Responding to the changing environment
As an advanced driver trainer and road safety specialist, I wanted to capture how COVID has impacted and dramatically changed the way we now have to work and engage with drivers. The speed of this change has been a shock to us all. However, it has been amazing to see how we have all adapted in such a short period.
In the years before Coronavirus, I had been a consultant trainer working in classrooms with prosecuted drivers who wished to avoid penalty points on their licence, through to working with companies to reduce their exposure to road risk. I loved the variety of freelancing. But a virus that spread quickly and indiscriminately across the globe changed all of that.
My classroom training went from socially distanced, with an absence of shared materials, books, pens name-cards and marker pens – tools of the professional trainer – stripped from the training room, to postponed until further notice, but at least 12 weeks within as many hours. My colleagues involved in practical driver training had to stop their activity with all theory and practical driving tests cancelled except for key workers, and precious little information forthcoming.
Having identified the likelihood of traditional training being cancelled, I was lucky enough to quickly secure a driver trainer role with a leading supermarket working with their online delivery drivers. Within two weeks of lockdown, I was delivering familiar training in a scary and unfamiliar world. A world with antiseptic sprays to clean the training vehicle, wipes for hands and surfaces, latex gloves, a facemask, and disposable seat covers – the measures put in place for everyone’s safety were immediate and far-reaching. But only made the experience feel more bizarre and alien.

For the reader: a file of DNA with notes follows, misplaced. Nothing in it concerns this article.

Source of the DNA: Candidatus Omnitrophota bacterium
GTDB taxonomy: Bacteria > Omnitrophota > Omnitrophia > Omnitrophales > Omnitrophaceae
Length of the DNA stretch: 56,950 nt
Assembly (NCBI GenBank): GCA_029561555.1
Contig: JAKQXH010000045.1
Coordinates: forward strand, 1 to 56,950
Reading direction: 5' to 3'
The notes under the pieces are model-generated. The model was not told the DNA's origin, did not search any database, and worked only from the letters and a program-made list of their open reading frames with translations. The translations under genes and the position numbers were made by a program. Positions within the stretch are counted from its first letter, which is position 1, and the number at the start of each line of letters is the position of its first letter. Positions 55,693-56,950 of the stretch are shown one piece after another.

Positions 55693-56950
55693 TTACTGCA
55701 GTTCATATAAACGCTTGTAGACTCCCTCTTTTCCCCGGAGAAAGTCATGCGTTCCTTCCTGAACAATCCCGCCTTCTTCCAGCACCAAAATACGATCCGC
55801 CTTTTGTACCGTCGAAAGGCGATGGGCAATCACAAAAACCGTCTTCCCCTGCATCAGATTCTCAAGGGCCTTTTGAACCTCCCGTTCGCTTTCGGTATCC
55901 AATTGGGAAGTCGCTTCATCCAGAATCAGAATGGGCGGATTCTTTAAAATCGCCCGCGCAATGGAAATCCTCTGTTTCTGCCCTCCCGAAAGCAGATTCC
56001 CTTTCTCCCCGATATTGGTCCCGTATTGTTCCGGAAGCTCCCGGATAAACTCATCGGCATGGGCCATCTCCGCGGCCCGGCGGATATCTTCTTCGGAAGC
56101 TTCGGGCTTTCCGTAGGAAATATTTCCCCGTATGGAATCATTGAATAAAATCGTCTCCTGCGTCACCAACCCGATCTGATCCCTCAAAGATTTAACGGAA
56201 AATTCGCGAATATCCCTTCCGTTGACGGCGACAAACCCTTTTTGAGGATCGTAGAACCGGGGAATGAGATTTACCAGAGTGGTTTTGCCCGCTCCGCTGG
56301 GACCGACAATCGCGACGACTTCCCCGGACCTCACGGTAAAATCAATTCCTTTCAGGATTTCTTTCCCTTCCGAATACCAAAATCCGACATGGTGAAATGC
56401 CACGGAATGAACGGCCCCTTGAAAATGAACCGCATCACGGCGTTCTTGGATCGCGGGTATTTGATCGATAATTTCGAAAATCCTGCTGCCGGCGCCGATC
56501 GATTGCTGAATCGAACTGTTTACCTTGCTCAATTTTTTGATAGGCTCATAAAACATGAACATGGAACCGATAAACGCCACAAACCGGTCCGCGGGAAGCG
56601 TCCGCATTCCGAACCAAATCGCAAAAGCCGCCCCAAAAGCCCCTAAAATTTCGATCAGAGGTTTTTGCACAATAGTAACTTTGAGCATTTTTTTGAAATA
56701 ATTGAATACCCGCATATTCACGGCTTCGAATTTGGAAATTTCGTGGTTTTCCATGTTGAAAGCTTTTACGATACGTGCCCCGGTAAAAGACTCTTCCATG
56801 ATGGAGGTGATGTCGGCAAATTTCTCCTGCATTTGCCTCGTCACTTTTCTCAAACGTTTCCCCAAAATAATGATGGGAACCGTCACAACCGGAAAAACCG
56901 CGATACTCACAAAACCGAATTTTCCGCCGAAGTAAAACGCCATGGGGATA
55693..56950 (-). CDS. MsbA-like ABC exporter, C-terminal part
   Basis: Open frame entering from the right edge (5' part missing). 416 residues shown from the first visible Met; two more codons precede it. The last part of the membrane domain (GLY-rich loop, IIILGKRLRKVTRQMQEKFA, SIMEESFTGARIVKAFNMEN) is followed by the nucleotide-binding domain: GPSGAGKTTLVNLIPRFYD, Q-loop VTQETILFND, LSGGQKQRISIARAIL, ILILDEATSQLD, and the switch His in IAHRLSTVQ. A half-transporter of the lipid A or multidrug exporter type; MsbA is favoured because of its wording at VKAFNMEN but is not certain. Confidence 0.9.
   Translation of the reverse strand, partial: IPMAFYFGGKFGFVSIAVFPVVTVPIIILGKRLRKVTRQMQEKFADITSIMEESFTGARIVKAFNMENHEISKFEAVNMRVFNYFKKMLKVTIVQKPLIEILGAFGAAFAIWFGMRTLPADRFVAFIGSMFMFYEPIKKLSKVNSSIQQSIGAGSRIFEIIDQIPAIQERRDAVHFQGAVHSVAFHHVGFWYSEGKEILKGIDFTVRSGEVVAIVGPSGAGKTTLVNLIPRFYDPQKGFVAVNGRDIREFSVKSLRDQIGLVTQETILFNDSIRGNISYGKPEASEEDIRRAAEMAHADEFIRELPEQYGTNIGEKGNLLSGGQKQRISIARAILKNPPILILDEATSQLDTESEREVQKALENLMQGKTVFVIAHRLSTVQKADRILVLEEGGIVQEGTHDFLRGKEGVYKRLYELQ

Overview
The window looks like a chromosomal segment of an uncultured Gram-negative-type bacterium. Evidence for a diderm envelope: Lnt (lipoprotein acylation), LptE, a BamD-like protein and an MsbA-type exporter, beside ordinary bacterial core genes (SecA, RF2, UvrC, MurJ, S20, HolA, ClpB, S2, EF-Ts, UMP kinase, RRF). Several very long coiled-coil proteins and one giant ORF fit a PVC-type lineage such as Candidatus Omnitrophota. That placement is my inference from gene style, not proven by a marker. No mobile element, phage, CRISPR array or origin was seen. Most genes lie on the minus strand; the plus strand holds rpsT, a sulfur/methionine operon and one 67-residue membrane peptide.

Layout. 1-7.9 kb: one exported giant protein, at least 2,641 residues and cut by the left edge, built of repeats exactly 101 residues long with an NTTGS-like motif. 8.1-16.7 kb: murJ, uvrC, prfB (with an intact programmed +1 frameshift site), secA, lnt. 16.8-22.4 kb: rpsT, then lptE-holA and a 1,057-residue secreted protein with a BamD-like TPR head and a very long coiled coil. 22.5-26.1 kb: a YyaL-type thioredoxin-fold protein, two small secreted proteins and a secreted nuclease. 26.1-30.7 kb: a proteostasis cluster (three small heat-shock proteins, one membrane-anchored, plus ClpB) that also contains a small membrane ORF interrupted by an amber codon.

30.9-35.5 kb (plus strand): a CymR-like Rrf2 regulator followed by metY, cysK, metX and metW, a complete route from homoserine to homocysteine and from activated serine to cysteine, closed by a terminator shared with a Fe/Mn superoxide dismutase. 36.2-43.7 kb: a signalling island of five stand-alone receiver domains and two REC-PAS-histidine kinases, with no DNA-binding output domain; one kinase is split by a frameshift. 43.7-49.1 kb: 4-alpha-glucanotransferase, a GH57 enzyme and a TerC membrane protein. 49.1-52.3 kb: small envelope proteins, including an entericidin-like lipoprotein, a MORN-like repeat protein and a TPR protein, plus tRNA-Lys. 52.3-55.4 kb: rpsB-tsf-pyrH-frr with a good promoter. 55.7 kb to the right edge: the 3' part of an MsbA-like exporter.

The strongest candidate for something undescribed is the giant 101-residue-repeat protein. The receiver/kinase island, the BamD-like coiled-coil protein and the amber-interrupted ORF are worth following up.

Head Office issued guidelines that meant we could only spend 90 minutes in a vehicle on a one to one basis. Previously, driver training was usually delivered two to one and over a full day, which provided several challenges. Firstly, the training route had to be challenging, and cover a multitude of likely real-world scenarios – gyratory systems, fast roads, narrow roads, cul-de-sacs, and 20mph zones; everything that would challenge a delivery driver throughout their shift. This was a real challenge given that our drivers would be responsible for delivering up to 20 drops across one of the busiest cities in the world.
We have recruited new drivers from a diverse background of floristry, tradespeople, private hire to actors and camera crew. It has been a steep learning curve for many of them, having never done multi-drop, experience telematics, or vehicles of this size and type.
Empty lockdown roads provided many new challenges - risky driver behaviour of high speeds, amber gambling with traffic lights, to pedestrians and cyclists taking chances on seemingly empty roads.
We aim to revisit all of the new drivers over the next few weeks as the roads have become much busier. However, road user behaviour still means safety is at best compromised, in order to ensure that the new drivers are comfortable in their work, and safe behind the wheel.
My classroom work migrated to online training within a fortnight, albeit cut down from four-hour courses to two-and-a-half-hour sprints, with eight clients to one trainer, instead of two trainers working with 24 clients. The online platforms threw new challenges, and a whole new skill set of helping clients to logon to the session, through to asking direct questions and coaching drivers through the potentially painful process of change.